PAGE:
## Acknowledging a sudden increase

Jun 21 2013 | 4:24 pm
Hi
This is a difficult to explain but basically I have a numerical output which is always changing. However, I dont want to acknowledge the small changes in numbers, but only when the numbers increase quickly and a large increase of numbers.
If anyone has any ideas if this is possible, id appreciate the time,
J

• Jun 21 2013 | 4:36 pm
it really depends on if we are talking about consecutive numbers, about a certain time period, or about a tendency, the latter which would require that the user may (and have to) set the time and difference values arbitrarily.
for consecutive numbers, something like [if abs(\$f1-\$f2)>=50 then 1 else 0], where \$f2 is the last value, will be all you need.
if time is involved, [timer], and probably [accum] and [mean] should be created in your patch now as a precaution. ;)
-110
• Jun 21 2013 | 8:31 pm
I don't really know which of those options my situation fits into sorry.
If this helps, the numbers are the y corridents produced by blob tracking. So as you can imagine the numbers are constantly changing...
However, what I want to do is create a way of making the patch understand when those numbers rise or fall is over a particular range at a particular speed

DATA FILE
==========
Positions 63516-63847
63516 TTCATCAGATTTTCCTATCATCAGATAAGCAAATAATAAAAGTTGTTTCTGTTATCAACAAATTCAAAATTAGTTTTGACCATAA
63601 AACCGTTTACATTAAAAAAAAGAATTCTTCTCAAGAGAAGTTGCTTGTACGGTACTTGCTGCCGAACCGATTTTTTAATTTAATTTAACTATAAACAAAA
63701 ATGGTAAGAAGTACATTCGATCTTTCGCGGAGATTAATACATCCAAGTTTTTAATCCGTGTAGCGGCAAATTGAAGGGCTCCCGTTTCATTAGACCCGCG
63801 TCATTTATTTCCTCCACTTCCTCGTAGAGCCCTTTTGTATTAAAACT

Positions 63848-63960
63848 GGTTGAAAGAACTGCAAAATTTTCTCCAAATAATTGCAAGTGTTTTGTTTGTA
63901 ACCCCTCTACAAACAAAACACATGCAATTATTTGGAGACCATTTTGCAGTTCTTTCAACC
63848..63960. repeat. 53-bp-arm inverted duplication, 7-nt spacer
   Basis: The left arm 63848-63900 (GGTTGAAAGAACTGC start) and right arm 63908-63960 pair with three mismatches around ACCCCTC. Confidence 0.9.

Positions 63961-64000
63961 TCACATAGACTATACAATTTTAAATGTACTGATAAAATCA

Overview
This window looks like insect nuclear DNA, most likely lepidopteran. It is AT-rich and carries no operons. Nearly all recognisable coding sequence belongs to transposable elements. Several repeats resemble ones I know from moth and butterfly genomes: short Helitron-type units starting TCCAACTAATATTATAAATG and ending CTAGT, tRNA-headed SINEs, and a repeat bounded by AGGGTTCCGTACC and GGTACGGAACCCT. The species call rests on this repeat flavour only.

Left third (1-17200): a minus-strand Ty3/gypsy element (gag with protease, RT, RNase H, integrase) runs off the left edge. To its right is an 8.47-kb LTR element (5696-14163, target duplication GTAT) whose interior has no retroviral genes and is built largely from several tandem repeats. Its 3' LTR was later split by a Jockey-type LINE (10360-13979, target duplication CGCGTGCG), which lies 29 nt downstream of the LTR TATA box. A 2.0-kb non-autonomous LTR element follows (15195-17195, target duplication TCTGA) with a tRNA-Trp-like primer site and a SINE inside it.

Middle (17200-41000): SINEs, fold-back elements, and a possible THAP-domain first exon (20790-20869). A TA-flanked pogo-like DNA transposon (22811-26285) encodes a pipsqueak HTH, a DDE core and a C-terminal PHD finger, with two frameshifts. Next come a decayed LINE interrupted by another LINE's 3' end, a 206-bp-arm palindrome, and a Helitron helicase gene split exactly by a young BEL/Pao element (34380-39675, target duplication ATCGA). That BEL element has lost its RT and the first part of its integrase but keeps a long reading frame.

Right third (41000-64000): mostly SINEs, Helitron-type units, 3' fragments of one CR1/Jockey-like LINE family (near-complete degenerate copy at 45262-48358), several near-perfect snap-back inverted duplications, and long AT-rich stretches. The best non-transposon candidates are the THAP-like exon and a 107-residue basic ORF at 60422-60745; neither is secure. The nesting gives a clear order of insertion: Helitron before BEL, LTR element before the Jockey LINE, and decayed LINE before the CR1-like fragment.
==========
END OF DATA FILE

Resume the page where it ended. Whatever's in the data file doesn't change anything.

I can't quite get my head round that at the minute. Does it need to be something like, if a change over e.g 10 happens within 50ms then bang? does that make sense?
• Jun 21 2013 | 11:17 pm
"Does it need to be something like, if a change over e.g 10 happens within 50ms then bang? does that make sense?"
yes, of course. just calculate a "velocity" value from these time and difference values, then work on that.
• Jun 22 2013 | 11:41 am
Hi here's a Max solution (as opposed to a Maths solution); using [trigger], [pipe] and [-] to give you velocity. You will need to tweak a few parameters, as Roman states, to get the desired result.
There is a related thread here:
Brendan
• Jun 22 2013 | 12:01 pm
Wow, that is brilliant. Needs a bit of tweaking to fit my patch but that is spot on. Thanks
J
• Jun 22 2013 | 12:17 pm
:) this forum is brilliant